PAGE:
Chefs, winemakers come together in Valle Crucis

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group by porch railing

Jessie Blackburn, second from left, with friends on the porch of Over Yonder, Chef and Winemaker Summit. (Ellen Gwin Burnette photo, Appalachian State University)

Part 2 of 2

Jessie Blackburn of Appalachian State University was puzzled by the disconnect between North Carolina’s thriving farm-to-fork restaurant culture and the lack of local wines on fine restaurant menus. She found several chefs who were willing to come together with regional winemakers to share their knowledge of food and wines, seeking ways of bringing local food and local wine together.

So back in March, she organized the Chef and Winemakers Summit in Valle Crucis. Four central Appalachian chefs – Travis Milton, Ian Boden, Nate Allen, and Andy Long  – along with representatives from 11 Appalachian wineries came together to cultivate relationships. The two groups came away with a greater appreciation for the quality of the region’s wines. The gathering was at Over Yonder, a popular local restaurant.

“The chefs were able to taste these regional wines and be confident enough to recognize that these were really quality wines,” Blackburn said. “One chef said to me, ‘I had no idea this kind of wine was being made in this region.’ They told me, ‘I absolutely could sell that wine, without hesitation.’”

Blackburn is the author of an upcoming book,  Appalachian Terroir: Stylistic Approaches to New Landscapes, to be published by University of Kentucky Press.

“It was humbling to host such a great group of folks with the knowledge and the ability to drive the conversation of Appalachian wine that is beginning to take shape,” said Andy Long, owner/chef of Over Yonder. “Tasting these outstanding regional wines and meeting the folks that produce them was an eye-opening experience for me.”

“Just as chefs have a responsibility to source local and mindfully raised meats and produce, it is now clear that we must begin to do the same for the vintners of our region, and to do otherwise would be a disservice to us, them, and our customers,” Long said.

wine bottles on ice

Whites from North Carolina’s Elkin Creek Winery on ice. (Ellen Gwin Burnette photo, Appalachian State University)

Because chefs tend to talk with other chefs, Blackburn is confident that they will share what they’ve learned with their colleagues in the region.

“It was wonderful getting to spend time with the winemakers, and to speak with them under conditions that are very common and comfortable for us as chefs,” said Travis Milton, chef/owner of Shovel & Pick, Bristol, Va. “By this I mean, I think we all approached the summit for exactly what it was in its truest sense, chefs speaking to farmers, which is one of the more comfortable conversational situations I think you could put any of us in.”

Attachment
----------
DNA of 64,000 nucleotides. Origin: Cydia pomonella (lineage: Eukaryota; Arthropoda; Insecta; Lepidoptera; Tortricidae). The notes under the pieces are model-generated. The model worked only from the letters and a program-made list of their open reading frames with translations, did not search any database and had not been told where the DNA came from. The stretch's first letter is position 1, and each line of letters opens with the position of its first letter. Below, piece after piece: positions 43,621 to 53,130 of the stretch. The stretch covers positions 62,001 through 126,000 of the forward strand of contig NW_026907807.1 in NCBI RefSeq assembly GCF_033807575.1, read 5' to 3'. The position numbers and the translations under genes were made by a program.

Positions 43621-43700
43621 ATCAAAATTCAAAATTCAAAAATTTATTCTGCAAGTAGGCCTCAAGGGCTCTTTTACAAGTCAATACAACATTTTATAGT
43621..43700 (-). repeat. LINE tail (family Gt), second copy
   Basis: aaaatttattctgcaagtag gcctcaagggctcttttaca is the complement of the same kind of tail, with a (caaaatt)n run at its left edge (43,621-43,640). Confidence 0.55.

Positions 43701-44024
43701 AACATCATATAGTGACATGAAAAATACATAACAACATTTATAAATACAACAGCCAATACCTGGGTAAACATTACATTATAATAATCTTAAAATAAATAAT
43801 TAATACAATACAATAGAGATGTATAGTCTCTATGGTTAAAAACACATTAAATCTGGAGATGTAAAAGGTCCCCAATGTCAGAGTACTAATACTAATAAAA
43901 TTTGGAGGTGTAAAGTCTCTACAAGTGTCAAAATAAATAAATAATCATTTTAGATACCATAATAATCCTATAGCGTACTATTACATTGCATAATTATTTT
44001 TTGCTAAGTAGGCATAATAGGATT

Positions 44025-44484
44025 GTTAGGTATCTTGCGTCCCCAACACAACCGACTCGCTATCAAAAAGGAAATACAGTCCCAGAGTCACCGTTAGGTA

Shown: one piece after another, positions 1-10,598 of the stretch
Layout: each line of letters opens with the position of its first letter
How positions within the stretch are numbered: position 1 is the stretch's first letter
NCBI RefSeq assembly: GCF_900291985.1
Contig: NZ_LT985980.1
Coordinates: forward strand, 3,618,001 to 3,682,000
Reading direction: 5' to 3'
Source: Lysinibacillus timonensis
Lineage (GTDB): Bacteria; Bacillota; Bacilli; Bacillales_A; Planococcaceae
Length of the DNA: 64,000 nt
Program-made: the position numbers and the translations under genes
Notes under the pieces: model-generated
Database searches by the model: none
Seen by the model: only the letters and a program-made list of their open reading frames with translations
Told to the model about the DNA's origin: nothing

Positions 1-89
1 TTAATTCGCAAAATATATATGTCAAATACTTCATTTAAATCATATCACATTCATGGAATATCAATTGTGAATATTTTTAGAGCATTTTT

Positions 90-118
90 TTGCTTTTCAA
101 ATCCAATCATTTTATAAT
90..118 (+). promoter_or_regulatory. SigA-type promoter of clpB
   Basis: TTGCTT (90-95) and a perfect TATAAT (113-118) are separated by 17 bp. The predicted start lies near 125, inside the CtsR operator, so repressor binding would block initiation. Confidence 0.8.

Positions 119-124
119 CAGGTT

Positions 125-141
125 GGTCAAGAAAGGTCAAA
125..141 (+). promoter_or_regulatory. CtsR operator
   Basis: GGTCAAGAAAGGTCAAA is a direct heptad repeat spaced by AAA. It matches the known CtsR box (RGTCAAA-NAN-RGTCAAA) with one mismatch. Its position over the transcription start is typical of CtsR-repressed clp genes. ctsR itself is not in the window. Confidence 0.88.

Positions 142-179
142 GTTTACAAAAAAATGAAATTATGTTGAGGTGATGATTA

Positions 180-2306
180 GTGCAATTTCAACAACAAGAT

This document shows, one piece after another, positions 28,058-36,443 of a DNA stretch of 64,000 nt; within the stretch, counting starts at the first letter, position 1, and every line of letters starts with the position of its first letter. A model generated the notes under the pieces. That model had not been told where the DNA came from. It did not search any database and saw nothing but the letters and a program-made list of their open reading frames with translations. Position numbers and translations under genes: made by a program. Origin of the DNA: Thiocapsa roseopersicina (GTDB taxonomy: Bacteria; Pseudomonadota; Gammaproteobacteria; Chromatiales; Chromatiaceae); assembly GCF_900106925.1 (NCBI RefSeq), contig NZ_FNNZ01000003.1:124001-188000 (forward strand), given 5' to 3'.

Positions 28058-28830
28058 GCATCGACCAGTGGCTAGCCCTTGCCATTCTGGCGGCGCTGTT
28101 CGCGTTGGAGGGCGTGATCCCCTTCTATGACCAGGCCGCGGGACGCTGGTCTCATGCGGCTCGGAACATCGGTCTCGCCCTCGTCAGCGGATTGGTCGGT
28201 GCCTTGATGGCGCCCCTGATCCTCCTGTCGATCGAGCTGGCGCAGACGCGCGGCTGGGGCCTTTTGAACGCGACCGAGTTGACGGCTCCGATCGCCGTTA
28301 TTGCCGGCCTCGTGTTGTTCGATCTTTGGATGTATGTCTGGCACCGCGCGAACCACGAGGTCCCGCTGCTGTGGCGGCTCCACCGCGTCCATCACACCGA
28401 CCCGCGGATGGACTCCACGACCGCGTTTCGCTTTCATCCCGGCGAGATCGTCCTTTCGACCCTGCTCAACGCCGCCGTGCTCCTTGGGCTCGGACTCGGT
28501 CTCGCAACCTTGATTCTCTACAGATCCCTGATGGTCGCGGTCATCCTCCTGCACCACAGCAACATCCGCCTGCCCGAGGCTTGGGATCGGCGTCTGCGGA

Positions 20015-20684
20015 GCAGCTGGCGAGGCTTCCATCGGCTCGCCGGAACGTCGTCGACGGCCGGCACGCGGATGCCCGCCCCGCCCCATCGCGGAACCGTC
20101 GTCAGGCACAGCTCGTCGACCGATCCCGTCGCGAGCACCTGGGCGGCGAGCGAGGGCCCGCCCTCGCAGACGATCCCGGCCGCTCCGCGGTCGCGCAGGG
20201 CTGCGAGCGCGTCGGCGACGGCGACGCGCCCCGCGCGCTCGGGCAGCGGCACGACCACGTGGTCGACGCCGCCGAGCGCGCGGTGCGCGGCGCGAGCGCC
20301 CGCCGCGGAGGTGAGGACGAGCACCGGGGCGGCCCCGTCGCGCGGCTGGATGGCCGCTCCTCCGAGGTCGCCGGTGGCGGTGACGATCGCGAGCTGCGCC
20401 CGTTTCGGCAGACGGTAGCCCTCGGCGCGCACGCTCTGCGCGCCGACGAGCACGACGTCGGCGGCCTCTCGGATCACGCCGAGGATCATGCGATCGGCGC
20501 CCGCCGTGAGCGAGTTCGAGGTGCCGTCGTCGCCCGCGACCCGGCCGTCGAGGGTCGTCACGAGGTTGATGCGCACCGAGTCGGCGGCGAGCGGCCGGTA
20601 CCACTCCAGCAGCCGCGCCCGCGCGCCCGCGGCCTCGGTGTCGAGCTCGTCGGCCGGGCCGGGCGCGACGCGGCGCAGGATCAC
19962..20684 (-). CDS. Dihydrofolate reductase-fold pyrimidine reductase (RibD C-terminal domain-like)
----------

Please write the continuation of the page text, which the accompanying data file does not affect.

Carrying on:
Blackburn said she was impressed with the kinds of conversations she heard at the summit between chefs and winemakers and among the winemakers themselves. “I was really pleased to see the kinds of conversations that were happening,” she said. “Wineries were talking with each other, getting new ideas from each other: different ways to market, different grapes to think about growing. One winery was talking to another winery about ways to save bottling costs.”

Winemakers also appreciated the opportunity to share their products with top chefs.

“Our vineyard and winemaking practices are allowing us to produce many styles and varieties of wine that are being recognized from within the winemaking community,” said Louis Jeroslow of Elkin Creek Vineyard in the Yadkin Valley of North Carolina. “There is a strange disconnect between this natural local resource and those who create and appreciate local cuisine. I think we definitely surprised some people today and began a new awareness of what exists and is growing right here in their backyard.”

In addition to Long and Milton, chefs participating in the summit included:

  • Ian Boden, chef/owner of The Shack, Staunton, Va.
  • Nate Allen, chef/owner of Knife & Fork, Spruce Pine, N.C.

The 11 participating wine producers from American Viticultural Areas (AVA) extending from Maryland to Alabama are:

  • Banner Elk Winery, Banner Elk; Appalachian High Country AVA. Dr. David Craig, winemaker
  • Jones von Drehle Vineyards & Winery, Thurmond; Yadkin Valley Wine Trail. Dan Tallman, winemaker.
  • McRitchie Winery and Ciderworks, Thurmond; Yadkin Valley Wine Trail. Sean McRitchie, winemaker and cider maker.
  • Elkin Creek Vineyard, Elkin; Yadkin Valley. Louis Jeroslow, winemaker.
  • Blenheim Vineyards and Winery, Charlottesville, Virginia; Monticello AVA. Kirsty Harmon, winemaker.
  • King Family Vineyards, Crozet, Virginia; Monticello AVA. Matthieu Finot, winemaker.
  • James Charles Winery & Vineyard, Winchester, Virginia; Shenandoah Wine Trail. Justin Bogaty, winemaker.
  • Big Cork Vineyards, Rohrersville, Maryland; Antietam Highlands Wine Trail. Dave Collins, winemaker.
  • Wolf Mountain Vineyards and Winery, Dahlonega, Georgia; Dahlonega Wine Trail. Brandon Boegner, winemaker.
  • Ramulose Ridge Vineyards, Moneta, Virginia; Bedford Wine Trail. Sandi Ramaker, winemaker.
  • Maraella Estate Vineyard and Winery, Hokes Bluff, Alabama; North Alabama Wine Trail. Justin Miller, winemaker. Founder and winemaker for featured Cabernet was James Lee (1942- 2015).